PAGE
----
NATO Faces Growing Hurdle As Call for Troops Falls Short
Alliance Casualties Hit 5-Year High in Volatile Afghanistan
By Molly Moore and John Ward Anderson
Washington Post Foreign Service
Post" -- -- BRUSSELS -- More than a week
after NATO's top leaders publicly demanded reinforcements for
their embattled mission in southern Afghanistan, only one member
of the 26-nation alliance has offered more troops, raising
questions about NATO's largest military operation ever outside
of Europe and the goal of expanding its global reach.
The plea for more soldiers and equipment to fight resurgent
Taliban insurgents comes as the North Atlantic Treaty
Organization's forces are suffering the highest casualty rates
of the nearly five-year-long conflict in Afghanistan, and as
European governments are feeling stretched by the demands for
troops there and in Iraq, Lebanon, the Balkans and in several
"NATO's credibility and future are at stake in Afghanistan,"
said Pierre Lellouche, president of the French delegation in
NATO's parliamentary assembly. "They can't fail, otherwise NATO
will lose its credibility."
"It's our most important mission, it's our first priority," NATO
Secretary General Jaap de Hoop Scheffer said in an interview at
his office here, describing the ongoing combat with the Taliban
in southern Afghanistan as "the most intense battle NATO has
fought in its history."
Some members of the alliance complain that others are not
contributing enough soldiers or equipment, leaving a handful of
countries shouldering most of the burden for a high-stakes
mission that is becoming increasingly treacherous.
Although no members have criticized others by name, eight of the
26 countries are providing more than three-fourths of the
alliance's 20,000 troops now in Afghanistan. Many members are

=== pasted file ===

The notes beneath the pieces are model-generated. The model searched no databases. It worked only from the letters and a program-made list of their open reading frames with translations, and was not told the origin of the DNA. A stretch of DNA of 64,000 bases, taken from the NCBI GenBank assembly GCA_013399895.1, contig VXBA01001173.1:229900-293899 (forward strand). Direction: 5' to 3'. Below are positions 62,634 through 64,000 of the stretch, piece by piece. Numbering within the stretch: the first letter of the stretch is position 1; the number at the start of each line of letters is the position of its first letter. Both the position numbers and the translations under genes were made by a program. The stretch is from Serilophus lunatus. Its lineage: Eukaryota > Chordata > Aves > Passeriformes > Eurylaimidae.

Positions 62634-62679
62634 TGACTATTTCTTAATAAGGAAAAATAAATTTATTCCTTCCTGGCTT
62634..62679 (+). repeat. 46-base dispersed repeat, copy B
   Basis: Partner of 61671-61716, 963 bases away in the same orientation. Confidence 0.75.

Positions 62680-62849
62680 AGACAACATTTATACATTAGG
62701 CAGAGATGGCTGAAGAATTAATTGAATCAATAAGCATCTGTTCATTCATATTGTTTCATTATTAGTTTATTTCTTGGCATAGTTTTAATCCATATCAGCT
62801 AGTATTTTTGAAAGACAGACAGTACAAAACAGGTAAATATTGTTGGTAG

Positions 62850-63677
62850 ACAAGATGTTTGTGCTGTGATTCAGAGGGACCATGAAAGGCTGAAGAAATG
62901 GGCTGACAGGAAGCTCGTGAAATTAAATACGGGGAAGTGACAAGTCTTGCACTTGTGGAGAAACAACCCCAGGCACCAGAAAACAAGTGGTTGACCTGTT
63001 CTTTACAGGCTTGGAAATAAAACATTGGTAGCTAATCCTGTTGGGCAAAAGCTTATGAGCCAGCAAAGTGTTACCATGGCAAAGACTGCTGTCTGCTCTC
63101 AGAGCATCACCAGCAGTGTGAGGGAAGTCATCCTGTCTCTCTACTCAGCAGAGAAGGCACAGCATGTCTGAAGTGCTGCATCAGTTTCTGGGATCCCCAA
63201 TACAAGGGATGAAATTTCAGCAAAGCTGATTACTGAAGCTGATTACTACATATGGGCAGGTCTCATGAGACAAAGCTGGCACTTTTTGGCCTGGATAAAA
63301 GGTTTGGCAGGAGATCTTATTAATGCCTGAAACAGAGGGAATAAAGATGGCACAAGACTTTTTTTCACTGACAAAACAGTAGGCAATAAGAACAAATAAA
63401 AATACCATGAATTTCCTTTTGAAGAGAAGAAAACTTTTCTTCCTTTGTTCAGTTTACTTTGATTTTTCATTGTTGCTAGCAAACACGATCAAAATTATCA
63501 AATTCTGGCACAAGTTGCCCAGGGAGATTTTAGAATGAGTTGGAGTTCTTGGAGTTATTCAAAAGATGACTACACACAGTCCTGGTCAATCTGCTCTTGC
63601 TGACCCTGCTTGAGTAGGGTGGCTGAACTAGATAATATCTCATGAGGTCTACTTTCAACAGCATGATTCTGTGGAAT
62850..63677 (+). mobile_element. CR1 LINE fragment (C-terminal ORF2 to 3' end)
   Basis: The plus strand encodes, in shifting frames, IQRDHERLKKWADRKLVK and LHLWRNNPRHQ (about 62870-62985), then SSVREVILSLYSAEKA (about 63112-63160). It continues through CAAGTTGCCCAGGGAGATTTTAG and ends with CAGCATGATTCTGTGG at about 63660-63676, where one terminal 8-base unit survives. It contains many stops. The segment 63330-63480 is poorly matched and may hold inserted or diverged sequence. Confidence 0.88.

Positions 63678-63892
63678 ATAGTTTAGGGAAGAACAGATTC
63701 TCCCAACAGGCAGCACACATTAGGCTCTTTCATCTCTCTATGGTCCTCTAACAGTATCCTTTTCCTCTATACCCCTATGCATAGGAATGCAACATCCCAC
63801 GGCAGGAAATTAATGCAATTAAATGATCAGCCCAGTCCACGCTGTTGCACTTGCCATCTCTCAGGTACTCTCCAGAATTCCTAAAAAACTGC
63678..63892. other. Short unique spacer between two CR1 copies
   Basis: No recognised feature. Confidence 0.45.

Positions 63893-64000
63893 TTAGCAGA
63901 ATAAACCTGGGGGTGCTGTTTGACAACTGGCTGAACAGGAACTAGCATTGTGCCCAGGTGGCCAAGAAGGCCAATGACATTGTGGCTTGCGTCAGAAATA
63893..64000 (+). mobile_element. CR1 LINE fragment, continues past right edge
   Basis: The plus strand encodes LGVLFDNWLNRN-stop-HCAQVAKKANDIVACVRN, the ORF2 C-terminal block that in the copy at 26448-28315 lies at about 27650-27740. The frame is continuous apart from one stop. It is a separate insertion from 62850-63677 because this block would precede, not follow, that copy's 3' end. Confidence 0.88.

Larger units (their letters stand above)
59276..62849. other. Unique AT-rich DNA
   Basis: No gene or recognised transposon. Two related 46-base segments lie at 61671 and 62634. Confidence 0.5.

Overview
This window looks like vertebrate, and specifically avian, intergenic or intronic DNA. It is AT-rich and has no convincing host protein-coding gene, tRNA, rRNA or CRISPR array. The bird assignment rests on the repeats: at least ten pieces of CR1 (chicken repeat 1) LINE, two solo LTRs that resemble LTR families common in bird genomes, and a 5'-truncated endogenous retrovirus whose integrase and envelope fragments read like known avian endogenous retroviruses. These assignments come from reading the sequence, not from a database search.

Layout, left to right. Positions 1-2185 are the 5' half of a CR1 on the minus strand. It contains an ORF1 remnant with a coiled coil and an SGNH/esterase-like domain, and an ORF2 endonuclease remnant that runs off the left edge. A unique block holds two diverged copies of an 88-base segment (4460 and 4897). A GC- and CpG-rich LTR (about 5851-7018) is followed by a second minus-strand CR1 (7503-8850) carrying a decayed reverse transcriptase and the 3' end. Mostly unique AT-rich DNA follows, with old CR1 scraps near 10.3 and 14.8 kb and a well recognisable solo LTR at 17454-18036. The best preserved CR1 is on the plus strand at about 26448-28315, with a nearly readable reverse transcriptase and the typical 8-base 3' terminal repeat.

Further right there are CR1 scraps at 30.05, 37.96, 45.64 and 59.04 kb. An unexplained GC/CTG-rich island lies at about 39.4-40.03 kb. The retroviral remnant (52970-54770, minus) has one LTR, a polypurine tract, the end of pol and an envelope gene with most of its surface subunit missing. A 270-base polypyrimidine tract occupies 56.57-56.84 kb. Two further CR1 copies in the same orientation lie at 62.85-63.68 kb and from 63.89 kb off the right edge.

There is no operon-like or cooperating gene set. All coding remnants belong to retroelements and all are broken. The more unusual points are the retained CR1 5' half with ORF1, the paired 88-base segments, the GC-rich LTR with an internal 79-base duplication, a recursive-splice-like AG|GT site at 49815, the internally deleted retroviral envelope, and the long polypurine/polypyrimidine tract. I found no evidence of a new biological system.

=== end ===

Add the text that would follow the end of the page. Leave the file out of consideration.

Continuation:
providing fewer than 200 troops. Poland, for example, has
contributed 10 soldiers to the mission, according to NATO
officials, although it pledged last week to send about 1,000
"It is important that the whole of NATO regards this as their
responsibility," British Prime Minister Tony Blair said last
The United States has 21,000 soldiers in Afghanistan, more than
any other NATO member, but only 1,300 are part of the alliance's
operation; the remainder are under exclusive U.S. command.
Britain is currently the largest contributor to NATO's force in
Afghanistan, with 5,000 troops.
Other countries have complained that their forces are already
"Many countries are in the Balkans, in Bosnia and Kosovo, and
then in Iraq and Afghanistan and the African countries, and now
the Middle East -- Lebanon is taking a lot of resources," said
Kimmo Lahdevirta, director of security policy in the Foreign
Ministry of Finland, which currently holds the rotating
presidency of the European Union but is not a member of NATO.
"There are not many countries with troops that are up to the
tasks that they might face in Afghanistan, a high-intensity
conflict with the Taliban," said Antonio Missiroli, chief policy
analyst at the European Policy Center, a research organization
based in Brussels. "If you look at the picture across Europe . .
. we are reaching the limits of what we can do."
Scheffer, the NATO secretary general, said military commanders
took the highly unusual step about a week ago of publicizing
their shortfall of troops, aircraft and other equipment after 18
months of fruitless private pleas with alliance members.
"From time to time, public pressure is necessary," Scheffer
said. "You need those headlines to convince nations to step up
to the plate . . . I want to ask nations to do what they
promised -- and we're not there yet."
Scheffer said he expected the situation in Afghanistan to
dominate a gathering of NATO foreign ministers this week in New
York, a defense ministers' meeting the following week and a NATO
summit in Latvia in November.
NATO took command of Afghanistan's restive southern provinces
from a U.S.-led coalition on Aug. 1.
The alliance had about 85 percent of the forces and equipment